Could you reccomend the proper grinding wheels, polishing wheels,
compounds to use?
When dressing the head of a hammer, it is important not the change
the hardness or temper of the hammer. This means that you should
not generate heat while refinishing the head. If you are using a
machine driven method of refinishing the head, heat will build
up. So the solution is a bucket of water that you can dip the head
into to prevent it from reaching the temperature where hardening and
tempering occur. IE the head should never get hot enough to sizzle
when put into the water. If you keep this in mind while finishing
the head back to where you want it, it will retain the original
hardness and temper, providing that you didn't remove to much
Any tips for securing loose hammer heads?
This can be a problem. To secure a loose head, I would remove the
head from the handle, and recut the handle to fit the head. The
handle should fit with a tight fit without the wedges used for the
You should note that the head has two tapers in its bore. The long
taper should go to the handle, while the short taper is for the
wedge. In other words, there is an up and a down for a hammer head.
You need to make sure you have the head on correctly. If you are
the first to work on the head/handle fit problem, remember which way
the head came off. The manufacture probably did it right.
Now use a pocket knife and gently carve the handle to accept the
head. You might want to use a little color to help here. Use some
lipstick, rouge, something to give some color to the inside of the
head and push in the handle. Wiggle it a bit and then remove it.
Cut off anything that has the color on it. Be gentle, you only want
to remove the high spots, not dig new canyons. Once you have the
lower taper fitted to the handle, you can then go about securing the
head to the handle. Hopefully there will be a bit of the handle
protruding above the head at this point. Place the head on the
handle, and drive the handle into the head by striking the butt of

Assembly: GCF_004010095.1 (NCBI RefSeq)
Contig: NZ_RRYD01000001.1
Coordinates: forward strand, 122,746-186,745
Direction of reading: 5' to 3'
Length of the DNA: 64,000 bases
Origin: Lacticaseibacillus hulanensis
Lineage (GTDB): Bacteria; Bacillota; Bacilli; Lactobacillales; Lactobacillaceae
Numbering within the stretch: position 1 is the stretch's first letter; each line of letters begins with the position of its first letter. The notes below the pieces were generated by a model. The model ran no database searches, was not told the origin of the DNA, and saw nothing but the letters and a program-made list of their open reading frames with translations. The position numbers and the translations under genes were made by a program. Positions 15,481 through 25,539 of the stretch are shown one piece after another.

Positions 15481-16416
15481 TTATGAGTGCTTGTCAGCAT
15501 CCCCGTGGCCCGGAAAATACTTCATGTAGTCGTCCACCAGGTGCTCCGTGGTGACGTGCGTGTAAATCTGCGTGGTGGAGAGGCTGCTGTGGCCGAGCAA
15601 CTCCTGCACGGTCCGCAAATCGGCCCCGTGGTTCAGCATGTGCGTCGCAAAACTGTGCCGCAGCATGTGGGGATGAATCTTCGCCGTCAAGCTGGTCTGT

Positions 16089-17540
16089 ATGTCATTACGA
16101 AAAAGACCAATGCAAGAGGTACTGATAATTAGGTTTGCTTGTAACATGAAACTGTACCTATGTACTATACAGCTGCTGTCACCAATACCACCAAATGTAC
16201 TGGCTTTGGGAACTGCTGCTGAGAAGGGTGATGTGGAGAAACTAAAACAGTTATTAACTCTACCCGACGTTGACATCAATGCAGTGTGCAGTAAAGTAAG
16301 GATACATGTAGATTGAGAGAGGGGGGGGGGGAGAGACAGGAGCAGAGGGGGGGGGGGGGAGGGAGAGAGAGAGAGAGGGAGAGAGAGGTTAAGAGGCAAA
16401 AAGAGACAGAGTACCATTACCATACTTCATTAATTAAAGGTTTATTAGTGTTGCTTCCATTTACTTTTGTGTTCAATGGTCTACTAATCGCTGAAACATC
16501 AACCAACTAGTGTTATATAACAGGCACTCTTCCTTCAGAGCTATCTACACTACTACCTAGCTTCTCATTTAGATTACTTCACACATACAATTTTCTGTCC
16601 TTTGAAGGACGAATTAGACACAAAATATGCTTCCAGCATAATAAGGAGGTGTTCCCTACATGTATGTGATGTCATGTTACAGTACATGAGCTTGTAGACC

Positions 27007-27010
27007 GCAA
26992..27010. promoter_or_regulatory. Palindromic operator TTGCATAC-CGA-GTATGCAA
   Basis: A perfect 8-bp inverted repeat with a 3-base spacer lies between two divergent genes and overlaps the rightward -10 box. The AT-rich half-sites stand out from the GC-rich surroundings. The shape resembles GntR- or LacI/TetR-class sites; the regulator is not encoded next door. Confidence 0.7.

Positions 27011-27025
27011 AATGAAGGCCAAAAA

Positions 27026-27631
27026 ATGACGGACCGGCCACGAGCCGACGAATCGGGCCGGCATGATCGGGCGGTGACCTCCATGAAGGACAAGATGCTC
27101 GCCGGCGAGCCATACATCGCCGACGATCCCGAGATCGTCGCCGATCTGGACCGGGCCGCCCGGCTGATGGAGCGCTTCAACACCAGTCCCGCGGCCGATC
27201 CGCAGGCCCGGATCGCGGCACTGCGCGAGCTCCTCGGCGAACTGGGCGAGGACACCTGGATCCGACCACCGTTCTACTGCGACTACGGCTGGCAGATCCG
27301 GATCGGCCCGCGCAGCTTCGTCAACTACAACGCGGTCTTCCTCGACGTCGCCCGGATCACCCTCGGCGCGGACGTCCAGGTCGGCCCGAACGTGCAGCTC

the handle with a leather mallet. Once the head is forced down on
the handle, you can then drive in a hardwood wedge to flare out the
handle to lock down the head. The hardwood wedge should be running
from the face to the opposite side of the head. Drive the wedge in
to the point that it starts to crumble at the top of the handle.
Take a fine saw and cut off everything that extends above the head.
Now put the head and handle in a bowl of water over night. Next
day, drive in two more wedges at 45 Degrees from the first, One
right handed, and the second left handed. The first wedge will
tighten up the handle to head along the length of the head. The
second two will tighten up the end play, making the final lock. Cut
and then sand off the final finish of the head and then apply some
Linseed oil to seal the head. You now have a head to handle fit
that will last until you break the handle, however long that takes.
You won't wear it out.
One last point, the handle under the head should be small. You
want some spring here. Somewhat like a golf club. You never see a
golf club with a 1/2" pipe shaft. They always have a long taper to
the head and the smallest diameter at the head. The same applies to
your hammers. Let the wrist do the work and let the hammer head
translate the message.